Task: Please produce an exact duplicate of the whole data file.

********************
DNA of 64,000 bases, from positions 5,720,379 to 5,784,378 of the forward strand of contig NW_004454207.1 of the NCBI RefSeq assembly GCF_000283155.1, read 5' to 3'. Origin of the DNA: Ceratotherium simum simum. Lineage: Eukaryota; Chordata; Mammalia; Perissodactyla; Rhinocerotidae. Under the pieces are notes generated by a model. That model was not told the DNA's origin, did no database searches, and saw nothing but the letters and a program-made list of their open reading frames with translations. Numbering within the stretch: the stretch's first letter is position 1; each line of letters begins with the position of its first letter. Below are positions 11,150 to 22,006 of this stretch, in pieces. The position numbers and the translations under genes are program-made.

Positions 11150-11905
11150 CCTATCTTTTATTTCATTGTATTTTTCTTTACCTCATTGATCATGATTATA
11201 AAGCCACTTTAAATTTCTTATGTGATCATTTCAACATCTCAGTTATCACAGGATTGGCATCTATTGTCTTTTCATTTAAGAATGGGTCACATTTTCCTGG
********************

DNA of 64,000 bases, from positions 5,720,379 to 5,784,378 of the forward strand of contig NW_004454207.1 of the NCBI RefSeq assembly GCF_000283155.1, read 5' to 3'. Origin of the DNA: Ceratotherium simum simum. Lineage: Eukaryota; Chordata; Mammalia; Perissodactyla; Rhinocerotidae. Under the pieces are notes generated by a model. That model was not told the DNA's origin, did no database searches, and saw nothing but the letters and a program-made list of their open reading frames with translations. Numbering within the stretch: the stretch's first letter is position 1; each line of letters begins with the position of its first letter. Below are positions 11,150 to 22,006 of this stretch, in pieces. The position numbers and the translations under genes are program-made.

Positions 11150-11905
11150 CCTATCTTTTATTTCATTGTATTTTTCTTTACCTCATTGATCATGATTATA
11201 AAGCCACTTTAAATTTCTTATGTGATCATTTCAACATCTCAGTTATCACAGGATTGGCATCTATTGTCTTTTCATTTAAGAATGGGTCACATTTTCCTGG